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Public or Private High School: Does It Matter for College?

In affluent Washington area neighborhoods where the public schools suffer from mixed reputations (or worse), parents endlessly debate not only whether public or private education is best for their kids, but which path would lead to the precious puppies attending a top university.

While most such driven parents merely talk about this, Leonard Jewler of the District decided to do some genuine research. A healthcare analyst, he focused on the D.C. public school his own child attended, Lafayette Elementary in the Chevy Chase section of the city. Taking advantage of a survey taken for a reunion of the school's class of 2000 that was held last spring, Jewler crunched the numbers and found that the Lafayette class divided rather neatly into thirds--one third went on to public high school (mainly Wilson High in Tenleytown), one third to independent schools in the District, and one third's path was not known.

An imperfect universe for a study, but nonetheless interesting. So, the results:

Using the always-controversial U.S. News college rankings, Jewler mapped the Lafayette kids' high school decisions against the colleges they eventually went to.

The list of colleges the Lafayette kids ended up at is no surprise: It's a list of some of the finest schools in the nation, reflecting both the high-achieving nature of many upper Northwest D.C. families and the economics of the neighborhood. And when you bore down into the list, you see almost no meaningful distinctions between the public and private school kids. The kids who ended up at Smith, Bryn Mawr, Oberlin and Kenyon were all public school kids; the ones who went to Williams, Bowdoin and Sarah Lawrence were all private school kids. Same deal.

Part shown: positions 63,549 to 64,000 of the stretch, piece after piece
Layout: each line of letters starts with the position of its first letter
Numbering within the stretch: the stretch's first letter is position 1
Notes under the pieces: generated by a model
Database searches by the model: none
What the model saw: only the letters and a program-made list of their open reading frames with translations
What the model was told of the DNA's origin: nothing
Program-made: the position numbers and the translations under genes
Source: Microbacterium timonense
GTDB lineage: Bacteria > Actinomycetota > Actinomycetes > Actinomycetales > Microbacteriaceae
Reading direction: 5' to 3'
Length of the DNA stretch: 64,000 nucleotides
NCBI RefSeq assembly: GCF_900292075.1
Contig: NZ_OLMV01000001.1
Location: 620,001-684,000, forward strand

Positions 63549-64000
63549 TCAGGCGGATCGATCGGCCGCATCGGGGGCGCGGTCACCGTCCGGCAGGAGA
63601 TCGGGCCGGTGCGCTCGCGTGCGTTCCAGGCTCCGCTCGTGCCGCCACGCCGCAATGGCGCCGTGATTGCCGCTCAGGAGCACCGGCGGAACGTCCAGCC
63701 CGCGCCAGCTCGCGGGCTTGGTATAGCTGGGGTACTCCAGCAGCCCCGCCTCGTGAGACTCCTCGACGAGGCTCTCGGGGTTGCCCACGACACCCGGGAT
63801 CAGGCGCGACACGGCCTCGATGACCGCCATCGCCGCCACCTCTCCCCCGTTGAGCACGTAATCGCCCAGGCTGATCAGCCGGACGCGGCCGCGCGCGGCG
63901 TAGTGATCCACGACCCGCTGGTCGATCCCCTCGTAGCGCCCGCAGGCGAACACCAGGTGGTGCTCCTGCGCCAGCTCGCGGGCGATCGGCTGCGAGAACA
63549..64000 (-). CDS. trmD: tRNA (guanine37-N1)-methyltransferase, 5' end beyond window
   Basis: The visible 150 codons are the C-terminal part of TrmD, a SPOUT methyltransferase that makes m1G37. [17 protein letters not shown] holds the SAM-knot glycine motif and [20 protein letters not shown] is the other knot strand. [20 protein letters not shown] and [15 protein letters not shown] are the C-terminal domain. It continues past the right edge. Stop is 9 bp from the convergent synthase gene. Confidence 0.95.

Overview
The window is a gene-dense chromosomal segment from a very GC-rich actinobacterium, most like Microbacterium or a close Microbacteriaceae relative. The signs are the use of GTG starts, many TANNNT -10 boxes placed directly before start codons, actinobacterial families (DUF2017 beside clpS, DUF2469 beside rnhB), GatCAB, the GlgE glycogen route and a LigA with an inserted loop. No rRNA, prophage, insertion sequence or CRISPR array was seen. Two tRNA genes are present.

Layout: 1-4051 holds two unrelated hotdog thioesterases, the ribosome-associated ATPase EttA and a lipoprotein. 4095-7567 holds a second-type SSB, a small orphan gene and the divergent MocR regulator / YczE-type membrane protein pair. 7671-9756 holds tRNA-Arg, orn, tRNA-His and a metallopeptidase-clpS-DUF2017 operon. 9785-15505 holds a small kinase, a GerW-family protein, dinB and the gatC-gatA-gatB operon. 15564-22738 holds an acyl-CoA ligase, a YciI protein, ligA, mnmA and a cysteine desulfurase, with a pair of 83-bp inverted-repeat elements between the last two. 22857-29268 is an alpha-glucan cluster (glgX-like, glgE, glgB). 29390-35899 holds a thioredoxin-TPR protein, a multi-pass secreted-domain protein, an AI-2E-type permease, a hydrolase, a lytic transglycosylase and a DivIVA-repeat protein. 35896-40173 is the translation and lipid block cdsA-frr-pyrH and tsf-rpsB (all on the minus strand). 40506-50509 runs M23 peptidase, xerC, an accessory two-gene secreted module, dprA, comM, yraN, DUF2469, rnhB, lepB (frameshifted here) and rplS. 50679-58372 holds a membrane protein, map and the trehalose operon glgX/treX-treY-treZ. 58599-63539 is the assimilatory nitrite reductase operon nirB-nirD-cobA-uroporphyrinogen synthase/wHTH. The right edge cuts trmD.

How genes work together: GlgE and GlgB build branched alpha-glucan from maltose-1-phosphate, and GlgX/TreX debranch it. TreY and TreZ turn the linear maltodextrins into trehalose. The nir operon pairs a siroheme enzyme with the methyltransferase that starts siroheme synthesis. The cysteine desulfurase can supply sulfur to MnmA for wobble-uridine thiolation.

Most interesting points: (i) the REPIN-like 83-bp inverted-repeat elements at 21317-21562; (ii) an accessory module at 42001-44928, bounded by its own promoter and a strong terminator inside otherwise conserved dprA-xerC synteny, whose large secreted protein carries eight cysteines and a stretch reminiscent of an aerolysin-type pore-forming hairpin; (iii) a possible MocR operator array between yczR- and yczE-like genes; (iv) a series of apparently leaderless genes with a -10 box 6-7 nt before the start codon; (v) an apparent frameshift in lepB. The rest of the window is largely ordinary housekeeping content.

The pool is way too small to make any statistically valid conclusions, but the kids who went to the top state universities--places such as Berkeley, the University of Michigan and the University of Virginia--seemed just as likely to be graduates of public high school as private high school. Turn to the top-ranked private universities and the survey reaches the same conclusion: An equal number of Lafayette kids who went to public high school and Lafayette kids who chose private high school ended up at universities in the top 10 percent on the U.S. News list--Yale, Stanford, Vanderbilt, Georgetown among them.